Academic Catalog

Services for Students

Associated Student Government of Cuyamaca College (ASGCC)

Cuyamaca College supports the organization of students known as the Associated Student Government of Cuyamaca College (ASGCC). The association promotes the following objectives:

  • To serve as an active student voice in the operation of the college, including both shared governance and the management of student activities.
  • To provide an opportunity for leadership experience and training for students.
  • To enhance, wherever possible, the general excellence of the college, uniting the interests of all persons–students, faculty, administration, staff and the local community.

Associated Student Government (ASG) Shared Governance

Since virtually all major decisions made at Cuyamaca College affect students in some way, student input to the various decision-making bodies is relevant, necessary and welcomed. ASGCC has adopted a constitution which established an organized student voice at Cuyamaca College. This voice is facilitated by the ASGCC and is a critical constituency among the college governance structure.

Associated Student Government meetings are held weekly; dates and times are posted on the ASGCC bulletin board. For more information, please call (619) 660-4612. All members of the college community are welcome to attend. Additional information regarding student government is available in the ASGCC Office and the Student Affairs Office.

Associated Student Government Services and Activities

With the support of the student body, the ASGCC plans, organizes, promotes, sponsors and finances a comprehensive program of activities and services for all Cuyamaca College students. The activities program is organized to achieve the following objectives:

  • To provide opportunities for the development of the social and cultural interests of the entire college community.
  • To afford avenues for the enrichment of each individual’s life through sharing and enjoying a group spirit of mutual responsibility, leadership and creativity.
  • To promote college spirit and community awareness. The variety of departments, clubs and facilities permits a student to experience a broad spectrum of interest, including but not limited to, music, art, drama, sports, ecology, community service and business.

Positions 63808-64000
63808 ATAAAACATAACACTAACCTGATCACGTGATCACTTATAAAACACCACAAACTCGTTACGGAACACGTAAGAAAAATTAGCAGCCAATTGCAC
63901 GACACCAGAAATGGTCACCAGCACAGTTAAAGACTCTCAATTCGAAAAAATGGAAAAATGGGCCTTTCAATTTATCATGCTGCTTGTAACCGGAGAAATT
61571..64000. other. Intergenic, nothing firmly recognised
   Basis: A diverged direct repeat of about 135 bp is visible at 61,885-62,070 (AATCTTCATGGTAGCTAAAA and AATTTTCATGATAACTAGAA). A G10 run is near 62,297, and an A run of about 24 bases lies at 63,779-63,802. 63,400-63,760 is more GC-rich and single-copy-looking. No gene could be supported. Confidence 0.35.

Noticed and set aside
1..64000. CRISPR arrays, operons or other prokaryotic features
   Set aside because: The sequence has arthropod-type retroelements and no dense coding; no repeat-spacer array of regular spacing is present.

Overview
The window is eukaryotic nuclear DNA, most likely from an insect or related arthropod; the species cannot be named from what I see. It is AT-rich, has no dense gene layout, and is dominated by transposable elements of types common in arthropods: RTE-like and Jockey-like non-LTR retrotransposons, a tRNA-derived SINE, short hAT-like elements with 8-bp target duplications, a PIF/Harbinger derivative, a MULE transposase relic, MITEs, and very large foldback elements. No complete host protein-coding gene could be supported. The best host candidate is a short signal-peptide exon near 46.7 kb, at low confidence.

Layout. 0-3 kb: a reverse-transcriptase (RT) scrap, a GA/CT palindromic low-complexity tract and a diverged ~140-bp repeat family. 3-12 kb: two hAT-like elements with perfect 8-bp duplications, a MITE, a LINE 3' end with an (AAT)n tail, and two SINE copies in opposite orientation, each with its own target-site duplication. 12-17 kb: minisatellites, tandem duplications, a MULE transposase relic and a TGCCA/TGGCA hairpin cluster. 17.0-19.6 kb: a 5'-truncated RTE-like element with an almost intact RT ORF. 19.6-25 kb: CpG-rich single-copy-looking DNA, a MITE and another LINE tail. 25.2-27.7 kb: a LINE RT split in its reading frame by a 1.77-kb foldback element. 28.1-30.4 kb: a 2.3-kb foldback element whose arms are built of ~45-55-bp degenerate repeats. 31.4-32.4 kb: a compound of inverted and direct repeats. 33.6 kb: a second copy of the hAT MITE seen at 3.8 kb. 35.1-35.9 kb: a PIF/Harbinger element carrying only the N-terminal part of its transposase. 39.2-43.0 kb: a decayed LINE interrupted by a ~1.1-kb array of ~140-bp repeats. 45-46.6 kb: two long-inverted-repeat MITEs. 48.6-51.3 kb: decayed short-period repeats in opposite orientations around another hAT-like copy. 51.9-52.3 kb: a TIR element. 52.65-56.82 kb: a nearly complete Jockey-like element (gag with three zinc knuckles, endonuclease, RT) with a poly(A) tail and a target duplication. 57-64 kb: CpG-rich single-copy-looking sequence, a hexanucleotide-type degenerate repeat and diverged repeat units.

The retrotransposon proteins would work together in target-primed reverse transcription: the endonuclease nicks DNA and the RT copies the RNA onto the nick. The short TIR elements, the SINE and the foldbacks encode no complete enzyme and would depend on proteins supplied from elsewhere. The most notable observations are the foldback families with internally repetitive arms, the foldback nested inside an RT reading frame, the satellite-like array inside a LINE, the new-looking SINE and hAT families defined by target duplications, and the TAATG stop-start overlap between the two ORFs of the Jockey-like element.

Student Affairs Office

The Dean of Student Affairs acts in an advisory role to the Associated Student Government of Cuyamaca College. Opportunities are provided for students to organize, meet, and work together to extend their academic learning process through campus involvement and participation. By providing this educational culture, the Student Affairs Office helps foster the intellectual, social, and emotional growth of the campus community.

Facilitating student complaints and grievances in compliance with District policies and helping students learn about college policies and procedures is a major component of this office.

In addition, overseeing ASGCC and Student Trustee elections and the yearly commencement ceremonies are some of the primary responsibilities of this office.

Students interested in obtaining club charters and ASGCC candidate petitions should come to the Student Affairs Office which is located in I-121.

Student Benefit “Coyote” Sticker

A Student Benefit “Coyote” Sticker may be purchased for $12. This card entitles a student to free admission to all college-sponsored athletic events, 10% off all supplies from the college bookstore (not including textbooks), as well as special college and community discounts.

The Student Benefit “Coyote” Sticker not only benefits students, it also helps the ASGCC to support various activities and programs on campus.

For additional information, please contact the Associated Student Government Office at (619) 660-4612.

Honor Society/Phi Theta Kappa

Phi Theta Kappa (PTK) is an honors organization reflecting the hallmarks of scholarship, leadership, service and fellowship. The programs of the Society are designed to give the members opportunities for personal growth in all areas, encouraging the more balanced individual. The organization was created in 1918. Cuyamaca College has an honor society chapter. The requirements for admission as a provisional member are:

  • Academic excellence as defined by a GPA of 3.5 or better,
  • Must have completed a minimum of twelve semester units at Cuyamaca College that qualify for an Associate Degree program, and
  • Each prospective student must pay a non-refundable administration processing fee of $100 at the time of filing application and profile forms for provisional membership admission.

Students must apply for membership.

College Student Organizations/Clubs